On 9 February, the Victorian Government announced its commitment to funding a program aimed at decreasing sexual assault and harassment in live music venues. The trial will involve education of staff and security in nine venues over six to twelve months. Training modules will include responding effectively to incidents, as well as appropriate treatment of victims and perpetrators.
Should the pilot prove effective, the Government will consider a statewide roll out. “We will drive this change from these nine venues to the wider Victorian live music sector,” said Martin Foley, Victorian Minister For Equality And Creative Industries. “We’ll be taking all those recommendations and implementing them all because if we’re serious about making Victoria the live music capital of Australia, we need to make sure that it’s accessible for everyone and that includes being safe.”
Katie Pearson, a Melbourne-based DJ and taskforce member, added that the program should extend to the private security industry. She said, “In an ideal world, I’d like to see security guard training updated, because there’s no mention of sexual assault and harassment in that, and I’d like to see [responsible service of alcohol] training updated.”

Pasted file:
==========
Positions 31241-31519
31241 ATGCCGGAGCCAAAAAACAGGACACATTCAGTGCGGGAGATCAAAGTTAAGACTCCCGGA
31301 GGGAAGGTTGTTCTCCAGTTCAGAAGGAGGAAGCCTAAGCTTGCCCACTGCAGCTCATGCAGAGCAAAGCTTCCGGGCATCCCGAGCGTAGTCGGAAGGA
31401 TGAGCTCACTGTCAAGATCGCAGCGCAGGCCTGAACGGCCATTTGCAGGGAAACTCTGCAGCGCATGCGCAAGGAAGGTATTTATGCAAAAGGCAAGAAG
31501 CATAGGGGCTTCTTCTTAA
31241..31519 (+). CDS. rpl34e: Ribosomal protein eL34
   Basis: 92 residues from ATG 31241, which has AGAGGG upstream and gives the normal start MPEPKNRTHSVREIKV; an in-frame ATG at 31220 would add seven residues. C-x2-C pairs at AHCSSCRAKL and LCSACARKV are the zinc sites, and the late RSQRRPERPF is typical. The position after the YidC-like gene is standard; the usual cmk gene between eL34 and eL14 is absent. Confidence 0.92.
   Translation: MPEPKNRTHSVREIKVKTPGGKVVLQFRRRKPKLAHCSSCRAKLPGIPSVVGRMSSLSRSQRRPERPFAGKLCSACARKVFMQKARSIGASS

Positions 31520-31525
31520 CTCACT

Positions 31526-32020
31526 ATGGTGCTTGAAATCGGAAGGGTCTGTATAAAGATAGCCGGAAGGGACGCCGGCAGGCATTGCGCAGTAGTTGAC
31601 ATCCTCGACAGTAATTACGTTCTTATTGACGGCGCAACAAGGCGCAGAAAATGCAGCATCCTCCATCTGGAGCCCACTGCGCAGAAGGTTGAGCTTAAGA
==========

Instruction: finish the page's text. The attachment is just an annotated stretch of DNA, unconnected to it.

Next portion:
Dr Biance Fileborn, a research fellow at the Australian Research Centre of Sex, Health and Society, surveyed 230 young women in 2014. She found that 96% though sexual harassment and violence occurred in venues and that 80% described such incidences as common, yet that many were hesitant to report.
“Women in my research were reluctant to say anything because they didn’t know what sort of response they were going to get, they didn’t know if they were going to be believed or taken seriously,” Dr Fileborn said.
The prevalence of incidences of sexual harassment and assault in live music venues has attracted increasingly intense media attention. On 31 January, Music Australia reported on the launch of St Jerome’s Laneway Festival’s harassment hotline in collaboration with Camp Cope, a Melbourne-based punk trio.